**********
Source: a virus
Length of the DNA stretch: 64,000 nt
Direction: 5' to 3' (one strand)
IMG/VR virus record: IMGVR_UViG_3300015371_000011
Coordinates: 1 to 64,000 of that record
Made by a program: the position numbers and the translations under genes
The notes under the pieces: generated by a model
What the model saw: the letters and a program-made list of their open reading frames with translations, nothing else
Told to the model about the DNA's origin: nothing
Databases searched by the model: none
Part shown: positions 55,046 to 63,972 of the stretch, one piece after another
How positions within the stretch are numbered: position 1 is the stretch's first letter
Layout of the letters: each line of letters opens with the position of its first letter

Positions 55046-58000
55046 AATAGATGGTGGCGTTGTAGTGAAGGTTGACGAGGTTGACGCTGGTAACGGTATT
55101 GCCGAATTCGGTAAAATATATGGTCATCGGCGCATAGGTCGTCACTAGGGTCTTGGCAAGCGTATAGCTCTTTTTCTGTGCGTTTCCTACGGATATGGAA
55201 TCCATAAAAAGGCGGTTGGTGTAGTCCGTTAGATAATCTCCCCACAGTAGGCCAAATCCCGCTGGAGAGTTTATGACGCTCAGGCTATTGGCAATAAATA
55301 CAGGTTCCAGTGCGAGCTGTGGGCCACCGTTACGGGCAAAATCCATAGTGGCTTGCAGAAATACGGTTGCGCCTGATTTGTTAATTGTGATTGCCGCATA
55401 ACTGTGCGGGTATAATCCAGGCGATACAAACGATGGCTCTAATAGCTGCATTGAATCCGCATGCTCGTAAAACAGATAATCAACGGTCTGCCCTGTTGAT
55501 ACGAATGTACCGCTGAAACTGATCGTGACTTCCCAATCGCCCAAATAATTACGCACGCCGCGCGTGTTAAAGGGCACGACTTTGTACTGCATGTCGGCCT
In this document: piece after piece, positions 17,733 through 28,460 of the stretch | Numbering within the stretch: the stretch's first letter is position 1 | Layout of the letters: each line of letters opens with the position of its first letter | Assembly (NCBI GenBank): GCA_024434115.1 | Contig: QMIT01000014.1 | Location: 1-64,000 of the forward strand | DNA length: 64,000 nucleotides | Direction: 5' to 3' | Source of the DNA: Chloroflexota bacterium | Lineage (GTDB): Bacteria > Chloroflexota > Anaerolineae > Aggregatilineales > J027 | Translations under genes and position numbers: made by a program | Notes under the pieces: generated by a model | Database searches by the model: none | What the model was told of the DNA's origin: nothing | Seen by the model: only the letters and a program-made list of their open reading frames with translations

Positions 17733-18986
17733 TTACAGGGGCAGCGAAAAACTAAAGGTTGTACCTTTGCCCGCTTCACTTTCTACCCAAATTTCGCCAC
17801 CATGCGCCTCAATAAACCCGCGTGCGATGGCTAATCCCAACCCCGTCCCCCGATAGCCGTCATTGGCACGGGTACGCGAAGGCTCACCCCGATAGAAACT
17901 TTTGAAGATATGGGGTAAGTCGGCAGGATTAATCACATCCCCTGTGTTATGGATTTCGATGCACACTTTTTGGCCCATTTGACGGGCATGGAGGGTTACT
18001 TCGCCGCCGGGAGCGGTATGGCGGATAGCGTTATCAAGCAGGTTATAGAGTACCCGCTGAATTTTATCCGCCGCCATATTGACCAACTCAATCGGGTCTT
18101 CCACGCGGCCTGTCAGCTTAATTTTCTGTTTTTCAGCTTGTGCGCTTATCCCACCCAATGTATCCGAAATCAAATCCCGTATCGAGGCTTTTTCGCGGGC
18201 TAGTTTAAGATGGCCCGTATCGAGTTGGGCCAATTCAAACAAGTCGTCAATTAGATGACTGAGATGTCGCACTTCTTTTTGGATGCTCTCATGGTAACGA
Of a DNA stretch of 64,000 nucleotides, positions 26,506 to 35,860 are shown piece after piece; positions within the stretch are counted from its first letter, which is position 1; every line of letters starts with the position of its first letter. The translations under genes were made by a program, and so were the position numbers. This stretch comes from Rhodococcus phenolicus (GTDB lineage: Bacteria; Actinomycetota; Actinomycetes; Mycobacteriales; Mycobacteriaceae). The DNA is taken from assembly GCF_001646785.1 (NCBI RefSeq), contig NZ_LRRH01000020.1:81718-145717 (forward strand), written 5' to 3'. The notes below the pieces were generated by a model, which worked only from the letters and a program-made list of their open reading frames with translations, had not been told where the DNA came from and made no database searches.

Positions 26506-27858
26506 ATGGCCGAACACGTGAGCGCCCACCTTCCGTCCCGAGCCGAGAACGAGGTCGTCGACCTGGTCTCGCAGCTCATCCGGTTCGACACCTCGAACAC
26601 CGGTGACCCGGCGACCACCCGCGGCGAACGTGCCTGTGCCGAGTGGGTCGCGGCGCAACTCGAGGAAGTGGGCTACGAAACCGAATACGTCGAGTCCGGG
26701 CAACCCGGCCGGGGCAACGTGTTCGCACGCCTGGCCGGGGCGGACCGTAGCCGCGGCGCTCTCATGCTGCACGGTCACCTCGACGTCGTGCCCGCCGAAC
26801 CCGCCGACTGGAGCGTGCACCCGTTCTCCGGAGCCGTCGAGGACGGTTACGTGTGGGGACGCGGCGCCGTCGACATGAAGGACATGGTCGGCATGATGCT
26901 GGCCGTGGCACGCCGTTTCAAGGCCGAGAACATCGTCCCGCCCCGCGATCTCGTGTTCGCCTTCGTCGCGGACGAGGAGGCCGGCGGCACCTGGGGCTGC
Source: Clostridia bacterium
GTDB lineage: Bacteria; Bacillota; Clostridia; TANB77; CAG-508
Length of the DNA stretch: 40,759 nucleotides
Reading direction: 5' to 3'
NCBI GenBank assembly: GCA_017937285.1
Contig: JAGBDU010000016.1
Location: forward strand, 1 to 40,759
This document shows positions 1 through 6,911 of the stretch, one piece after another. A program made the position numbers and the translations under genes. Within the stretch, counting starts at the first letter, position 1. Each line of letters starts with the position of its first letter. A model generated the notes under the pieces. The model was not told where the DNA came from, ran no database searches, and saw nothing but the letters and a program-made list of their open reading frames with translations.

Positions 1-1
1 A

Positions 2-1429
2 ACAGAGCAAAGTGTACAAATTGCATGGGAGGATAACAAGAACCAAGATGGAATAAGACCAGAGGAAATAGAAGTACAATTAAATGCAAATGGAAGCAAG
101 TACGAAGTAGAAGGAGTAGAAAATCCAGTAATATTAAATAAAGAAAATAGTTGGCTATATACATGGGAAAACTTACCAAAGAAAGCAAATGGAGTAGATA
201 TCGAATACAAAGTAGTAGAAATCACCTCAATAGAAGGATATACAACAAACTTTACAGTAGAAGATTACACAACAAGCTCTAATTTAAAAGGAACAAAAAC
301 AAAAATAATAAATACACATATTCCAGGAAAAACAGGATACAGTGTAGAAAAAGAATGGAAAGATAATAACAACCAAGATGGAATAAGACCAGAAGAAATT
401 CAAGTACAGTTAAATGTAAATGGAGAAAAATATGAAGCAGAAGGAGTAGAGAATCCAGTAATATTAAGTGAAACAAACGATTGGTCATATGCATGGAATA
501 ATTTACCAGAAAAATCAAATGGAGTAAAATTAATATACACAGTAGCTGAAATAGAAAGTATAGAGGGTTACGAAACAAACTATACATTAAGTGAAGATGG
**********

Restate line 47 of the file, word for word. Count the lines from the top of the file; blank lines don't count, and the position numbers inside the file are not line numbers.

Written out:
2 ACAGAGCAAAGTGTACAAATTGCATGGGAGGATAACAAGAACCAAGATGGAATAAGACCAGAGGAAATAGAAGTACAATTAAATGCAAATGGAAGCAAG